If you drive from Raleigh, N.C., to Atlantic Beach, you can figure on three hours in the car with a midway stop in Greenville for a barbecue sandwich. I know because I have experience and Greenville is a lot like Auburn; a small town with about 28,000 college kids who attend East Carolina.
ECU jumped into the nation’s view last Saturday when about 20 band members of the Marching Pirates kneeled during the National Anthem, refusing to play their flutes and other instruments in the unpopular protest of the moment spurred by San Francisco 49ers quarterback Colin Kaepernick.
There is one other thing you need to know about Greenville. It is 85 miles northeast of Fort Bragg and there are a number of soldiers who take classes at the third-largest and fastest-growing university in the state. So you can understand why the Marching Pirates’ halftime show during last week’s 47-29 whipping by Central Florida caught attention.
The ECU football team, with only one win thus far, will be equally shamed this weekend when the Pirates travel to South Florida. Not only is USF a better team but the insult has already been delivered. The team’s flagship radio station has announced there is “no way” that WFAY, the ESPN affiliate, will travel with any students who actively disrespect the United States.
Whoa! At last week’s Alabama game about 30 Crimson Tide students sat in a “Black Lives Matter” protest and at Nebraska, where three Cornhuskers kneeled, the Omaha Mayor and university Regent Hal Daub is calling for all three to be dismissed from the team. Suddenly the “protests to the protest” are gaining in popularity.
ECU chancellor Cecil Staton issued a quick reaction Saturday. “While we acknowledge and understand the disappointment felt by many Pirate fans in response to the events at the beginning of today’s football game, we urge all Pirate students, supporters and participants to act with respect for each other’s views,” the chancellor wrote
“Civil discourse is an East Carolina value and part of our ECU creed,” Staton’s statement read. “We are proud that recent campus conversations on difficult issues have been constructive, meaningful exchanges that helped grow new understanding among our campus community.”
But Kiernan Shanahan, a Raleigh attorney and member of the ECU board of trustees, had a different view and hardly minced words when he talked to Fox columnist Todd Starnes. “The strong boos from the crowd when they realized what was happening certainly echoed the sentiment of the board,” the attorney said.
“It was unfortunate and poor judgement for these few band members to disrespect our country, to take advantage of the uniforms they were wearing as ECU Pirate band members – to advance a personal agenda.”
He further explained, “We foster and encourage free speech but that has to be tempered by time, place and circumstances. It was not the right time, place and (it was) the incorrect manner for these students to articulate personal dissent. It reflected poorly on the band.”
Jeff Andrulonis, the chairman of Colonial Media, told reporters that when he heard the Chancellor’s remark, “it just pushed me over the edge … these band members disgraced themselves on the football field this past weekend."
Andrulonis, who was on the radio station’s mic all day during the 9/11 honors, has every station the media company owns play the National Anthem every day at noon because he is so “proud of our country and our soldiers... especially our soldiers from Fort Bragg," so the radio station will "protest the protest."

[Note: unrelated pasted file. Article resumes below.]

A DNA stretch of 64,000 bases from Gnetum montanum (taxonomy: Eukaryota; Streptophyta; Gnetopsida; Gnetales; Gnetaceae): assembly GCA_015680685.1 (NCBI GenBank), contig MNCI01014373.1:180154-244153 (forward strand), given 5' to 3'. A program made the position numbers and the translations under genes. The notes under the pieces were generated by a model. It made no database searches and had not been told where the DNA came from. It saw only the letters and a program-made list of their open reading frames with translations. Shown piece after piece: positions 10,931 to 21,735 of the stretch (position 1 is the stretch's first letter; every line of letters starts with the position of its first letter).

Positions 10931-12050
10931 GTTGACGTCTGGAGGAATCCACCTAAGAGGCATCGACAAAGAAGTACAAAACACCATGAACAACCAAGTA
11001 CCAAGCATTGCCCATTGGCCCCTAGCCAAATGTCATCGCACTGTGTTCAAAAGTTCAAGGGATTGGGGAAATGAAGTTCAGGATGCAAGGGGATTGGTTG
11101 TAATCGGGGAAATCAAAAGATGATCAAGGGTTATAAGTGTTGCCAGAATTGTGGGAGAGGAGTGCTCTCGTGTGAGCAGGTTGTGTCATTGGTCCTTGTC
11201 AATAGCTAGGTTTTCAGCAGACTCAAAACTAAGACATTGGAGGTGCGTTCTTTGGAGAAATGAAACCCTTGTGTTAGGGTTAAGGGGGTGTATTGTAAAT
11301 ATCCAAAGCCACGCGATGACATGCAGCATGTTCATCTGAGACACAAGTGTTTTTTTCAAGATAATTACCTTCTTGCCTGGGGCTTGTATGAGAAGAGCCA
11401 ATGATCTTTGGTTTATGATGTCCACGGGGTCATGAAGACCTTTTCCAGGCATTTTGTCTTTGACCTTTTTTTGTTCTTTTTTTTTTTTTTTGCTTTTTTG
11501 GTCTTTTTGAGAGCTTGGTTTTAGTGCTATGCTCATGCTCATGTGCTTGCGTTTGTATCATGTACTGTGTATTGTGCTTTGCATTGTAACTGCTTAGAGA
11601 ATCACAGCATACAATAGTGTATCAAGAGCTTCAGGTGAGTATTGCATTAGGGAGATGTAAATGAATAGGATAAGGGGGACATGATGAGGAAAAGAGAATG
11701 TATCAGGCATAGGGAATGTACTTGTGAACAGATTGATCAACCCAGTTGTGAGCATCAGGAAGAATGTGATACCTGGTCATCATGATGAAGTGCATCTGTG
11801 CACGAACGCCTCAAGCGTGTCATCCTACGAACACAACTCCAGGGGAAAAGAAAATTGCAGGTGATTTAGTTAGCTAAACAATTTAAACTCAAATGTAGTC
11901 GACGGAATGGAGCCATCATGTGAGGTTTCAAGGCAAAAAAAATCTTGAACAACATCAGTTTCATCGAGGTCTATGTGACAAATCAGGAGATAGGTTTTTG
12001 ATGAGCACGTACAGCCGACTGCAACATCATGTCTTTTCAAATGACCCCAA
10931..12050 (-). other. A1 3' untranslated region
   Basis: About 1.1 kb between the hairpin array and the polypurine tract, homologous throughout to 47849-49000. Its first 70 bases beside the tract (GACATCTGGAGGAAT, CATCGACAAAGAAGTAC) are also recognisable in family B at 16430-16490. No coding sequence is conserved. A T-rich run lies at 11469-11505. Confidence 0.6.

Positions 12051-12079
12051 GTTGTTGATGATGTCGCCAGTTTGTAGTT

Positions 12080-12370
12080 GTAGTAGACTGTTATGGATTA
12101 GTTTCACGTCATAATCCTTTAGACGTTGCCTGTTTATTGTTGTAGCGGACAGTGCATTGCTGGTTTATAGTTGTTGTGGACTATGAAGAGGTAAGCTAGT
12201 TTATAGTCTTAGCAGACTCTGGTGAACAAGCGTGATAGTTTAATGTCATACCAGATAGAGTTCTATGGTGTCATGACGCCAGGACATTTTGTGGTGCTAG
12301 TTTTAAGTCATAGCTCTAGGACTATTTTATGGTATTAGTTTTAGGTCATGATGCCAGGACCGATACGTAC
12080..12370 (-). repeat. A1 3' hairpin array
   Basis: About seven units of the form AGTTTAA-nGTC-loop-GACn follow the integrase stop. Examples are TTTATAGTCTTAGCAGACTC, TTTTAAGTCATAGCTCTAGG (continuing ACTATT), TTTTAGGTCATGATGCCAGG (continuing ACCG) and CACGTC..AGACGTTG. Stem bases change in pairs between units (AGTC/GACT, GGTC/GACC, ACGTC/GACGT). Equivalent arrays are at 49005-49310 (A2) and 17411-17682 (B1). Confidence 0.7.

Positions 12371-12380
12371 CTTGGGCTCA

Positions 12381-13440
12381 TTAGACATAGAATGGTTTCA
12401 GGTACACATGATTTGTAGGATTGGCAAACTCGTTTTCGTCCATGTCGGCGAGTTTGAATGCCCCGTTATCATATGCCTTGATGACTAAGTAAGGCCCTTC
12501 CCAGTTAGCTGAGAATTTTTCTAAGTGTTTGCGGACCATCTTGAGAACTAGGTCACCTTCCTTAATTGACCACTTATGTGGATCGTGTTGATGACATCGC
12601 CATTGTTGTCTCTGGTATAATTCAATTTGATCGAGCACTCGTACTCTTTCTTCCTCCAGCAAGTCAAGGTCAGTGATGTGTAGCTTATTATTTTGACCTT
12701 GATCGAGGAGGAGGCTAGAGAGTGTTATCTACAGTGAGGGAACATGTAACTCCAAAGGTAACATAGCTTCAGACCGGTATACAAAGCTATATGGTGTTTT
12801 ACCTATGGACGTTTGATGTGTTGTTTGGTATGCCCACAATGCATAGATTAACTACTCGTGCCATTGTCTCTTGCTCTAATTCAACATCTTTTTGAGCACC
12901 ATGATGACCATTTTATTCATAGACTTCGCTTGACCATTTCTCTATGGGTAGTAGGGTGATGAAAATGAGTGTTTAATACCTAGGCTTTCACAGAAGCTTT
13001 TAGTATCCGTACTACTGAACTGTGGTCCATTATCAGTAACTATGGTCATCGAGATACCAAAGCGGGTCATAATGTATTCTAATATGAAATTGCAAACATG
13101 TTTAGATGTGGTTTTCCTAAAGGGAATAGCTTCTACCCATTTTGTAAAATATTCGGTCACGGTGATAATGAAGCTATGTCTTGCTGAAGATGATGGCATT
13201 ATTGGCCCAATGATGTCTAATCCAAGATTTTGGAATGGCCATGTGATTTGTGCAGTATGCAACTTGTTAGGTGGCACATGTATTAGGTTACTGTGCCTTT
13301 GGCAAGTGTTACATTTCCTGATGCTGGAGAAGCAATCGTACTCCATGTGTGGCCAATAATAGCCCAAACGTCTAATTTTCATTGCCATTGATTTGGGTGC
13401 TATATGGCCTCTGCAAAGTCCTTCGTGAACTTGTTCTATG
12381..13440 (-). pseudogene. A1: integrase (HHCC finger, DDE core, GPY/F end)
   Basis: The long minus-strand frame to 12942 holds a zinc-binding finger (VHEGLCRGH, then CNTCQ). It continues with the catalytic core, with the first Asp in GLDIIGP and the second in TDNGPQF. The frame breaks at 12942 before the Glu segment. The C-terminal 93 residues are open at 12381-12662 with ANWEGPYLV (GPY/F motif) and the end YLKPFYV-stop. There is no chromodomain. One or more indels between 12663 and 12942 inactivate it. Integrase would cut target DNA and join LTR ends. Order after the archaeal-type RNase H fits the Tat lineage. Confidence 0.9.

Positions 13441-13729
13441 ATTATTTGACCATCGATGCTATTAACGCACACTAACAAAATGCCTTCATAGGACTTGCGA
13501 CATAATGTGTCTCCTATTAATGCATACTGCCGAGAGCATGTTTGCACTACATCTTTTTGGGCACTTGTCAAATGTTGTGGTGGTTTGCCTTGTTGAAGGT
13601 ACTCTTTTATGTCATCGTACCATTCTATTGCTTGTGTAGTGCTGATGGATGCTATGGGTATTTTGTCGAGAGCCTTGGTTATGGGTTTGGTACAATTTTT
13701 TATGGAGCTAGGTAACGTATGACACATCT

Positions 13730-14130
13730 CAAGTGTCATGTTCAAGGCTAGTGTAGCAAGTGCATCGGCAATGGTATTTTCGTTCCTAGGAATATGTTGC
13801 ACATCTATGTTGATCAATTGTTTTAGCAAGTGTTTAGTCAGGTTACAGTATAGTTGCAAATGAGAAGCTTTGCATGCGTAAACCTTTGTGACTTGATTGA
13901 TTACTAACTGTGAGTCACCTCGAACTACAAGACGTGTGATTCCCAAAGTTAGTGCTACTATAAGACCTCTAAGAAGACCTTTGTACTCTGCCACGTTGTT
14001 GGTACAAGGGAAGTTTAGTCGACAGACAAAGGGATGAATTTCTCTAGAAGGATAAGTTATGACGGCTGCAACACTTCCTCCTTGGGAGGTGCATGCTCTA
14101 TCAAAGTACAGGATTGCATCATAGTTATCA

Andrulonis said in his statement that he supports “the rights of the band members to protest but that doesn't exempt them from repercussions. The band members could have quietly protested in the early morning hours before the game. But that would have required them to wake up early. So instead they chose to make a spectacle of themselves in front of the big crowd at Dowdy-Ficklen (Stadium). They're college students and it's about time they get an education on the concept that their actions have consequences."
Then East Carolina’s Band director William Staub, School of Music director Christopher Ulffers and College of Fine Arts and Communication dean Christopher Buddo jumped into the fray. In a joint statement they announced they "regret the actions" taken by members who took a knee during the National Anthem ceremonies and that they each expect the members of the Marching Pirates "will learn from this experience and fulfill their responsibilities." They call the protests "hurtful to many in our Pirate family and disrespectful to our country."
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HALL OF FAMER TERRY BRADSHAW -- "I do have a problem when people in this country don't respect our flag and National Anthem," Bradshaw said. "All you got to do is look around—this country's getting worse and worse and more and more immoral, and we're rotting from within. All great empires die from within. We can't talk about Jesus. We can't mention that anymore. So we say 'I'm religious' - because if we say Jesus, you automatically are pigeonholed and kicked off the desk.
“You can't talk about it. The two vice presidential guys are going at it and they are both saying what? 'We're religious.' What does that mean - you're religious? Everybody is religious.”
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TUESDAY’S QUOTE FROM FORBES – “The Sporting News article (this week) says “Nearly one-third (32 percent) of adults say they’re less likely to watch NFL game telecasts because of the Kaepernick-led player protests against racial injustice, according to Rasmussen’s telephone/online survey of 1,000 American adults conducted Oct. 2-3. Only 13 percent said they were more likely to watch an NFL game because of continuing protests by Kaepernick and supporters such as Antonio Cromartie of the Colts (who was cut only two days after raising a fist during the playing of “The Star-Spangled Banner” in London on Sunday).”